Validity of the self-administered past-week Modifiable Activity Questionnaire (SMAQ)
Since its development in 1990, the Modifiable Activity Questionnaire (MAQ) has undergone several transformations yet maintained acceptable measurement properties. The design of an ongoing NIH R01 project, the Houston TRAIN Study, required a self-administered physical activity questionnaire to be delivered by mail to 1,900 adult participants. The interviewer-administered past-week MAQ was reformatted into the Self-administered Modifiable Activity Questionnaire (SMAQ) and mailed to participants to be completed at home. Later, participants wore an accelerometer for 7 consecutive days. SMAQ-based physical activity summary estimates were compared to those from accelerometer data in 65 study participants. Spearman rank-order correlation coefficients were used to determine the SMAQ's convergent validity with accelerometer data. Associations were highest for the SMAQ transport-related physical activity estimate, but stratifications by number of days between self-report and device-based assessment, sex, race, and age revealed important differences in observed associations by methodological and socio-demographic factors. However, subgroup analysis may not have been sufficiently powered to make conclusions within stratifications. Based on these findings, the SMAQ provides acceptable estimates of physical activity behavior when compared to accelerometry in this diverse population. Future studies should evaluate its convergent validity with temporally matched data and larger sample sizes as well as its test-retest reliability.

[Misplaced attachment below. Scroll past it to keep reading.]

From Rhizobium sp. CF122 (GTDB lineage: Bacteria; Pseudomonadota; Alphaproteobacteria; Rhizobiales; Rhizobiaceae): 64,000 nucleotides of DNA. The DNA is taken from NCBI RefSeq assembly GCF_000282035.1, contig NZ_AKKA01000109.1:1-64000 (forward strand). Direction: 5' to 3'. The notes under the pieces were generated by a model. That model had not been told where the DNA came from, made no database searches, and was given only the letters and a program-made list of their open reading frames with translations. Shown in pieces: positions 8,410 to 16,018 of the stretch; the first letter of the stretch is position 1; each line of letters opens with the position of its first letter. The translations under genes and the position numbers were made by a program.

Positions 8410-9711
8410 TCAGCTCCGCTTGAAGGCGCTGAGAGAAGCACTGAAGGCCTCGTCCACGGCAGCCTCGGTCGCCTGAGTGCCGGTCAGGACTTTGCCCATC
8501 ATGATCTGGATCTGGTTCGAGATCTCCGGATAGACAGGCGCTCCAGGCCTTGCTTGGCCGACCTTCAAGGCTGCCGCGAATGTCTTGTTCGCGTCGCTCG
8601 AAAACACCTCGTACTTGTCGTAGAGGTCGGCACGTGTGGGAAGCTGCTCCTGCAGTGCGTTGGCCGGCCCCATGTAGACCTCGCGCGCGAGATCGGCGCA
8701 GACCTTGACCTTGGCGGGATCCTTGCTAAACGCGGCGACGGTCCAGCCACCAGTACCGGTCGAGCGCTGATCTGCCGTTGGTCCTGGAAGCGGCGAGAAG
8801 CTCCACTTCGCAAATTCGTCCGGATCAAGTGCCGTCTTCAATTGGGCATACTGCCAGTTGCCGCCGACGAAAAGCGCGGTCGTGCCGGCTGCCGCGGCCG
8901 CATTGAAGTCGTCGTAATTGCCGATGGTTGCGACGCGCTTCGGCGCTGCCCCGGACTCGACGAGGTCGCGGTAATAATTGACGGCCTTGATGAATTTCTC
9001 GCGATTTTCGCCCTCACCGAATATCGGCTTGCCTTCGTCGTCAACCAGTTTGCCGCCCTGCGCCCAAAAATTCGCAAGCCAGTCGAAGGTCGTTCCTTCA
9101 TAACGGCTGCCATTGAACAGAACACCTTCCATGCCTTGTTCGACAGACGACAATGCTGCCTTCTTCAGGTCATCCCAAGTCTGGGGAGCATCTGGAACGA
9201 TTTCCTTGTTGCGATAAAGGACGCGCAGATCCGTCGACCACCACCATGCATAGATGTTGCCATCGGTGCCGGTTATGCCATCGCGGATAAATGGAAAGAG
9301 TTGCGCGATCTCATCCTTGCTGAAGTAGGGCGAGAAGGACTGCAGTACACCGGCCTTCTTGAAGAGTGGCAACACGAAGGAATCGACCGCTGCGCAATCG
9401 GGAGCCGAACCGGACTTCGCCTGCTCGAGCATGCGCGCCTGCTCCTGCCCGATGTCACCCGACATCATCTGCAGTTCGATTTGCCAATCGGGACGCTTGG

Jeansonne, Madeline, "Validity of the self-administered past-week Modifiable Activity Questionnaire (SMAQ)" (2014). Texas Medical Center Dissertations (via ProQuest). AAI1568984.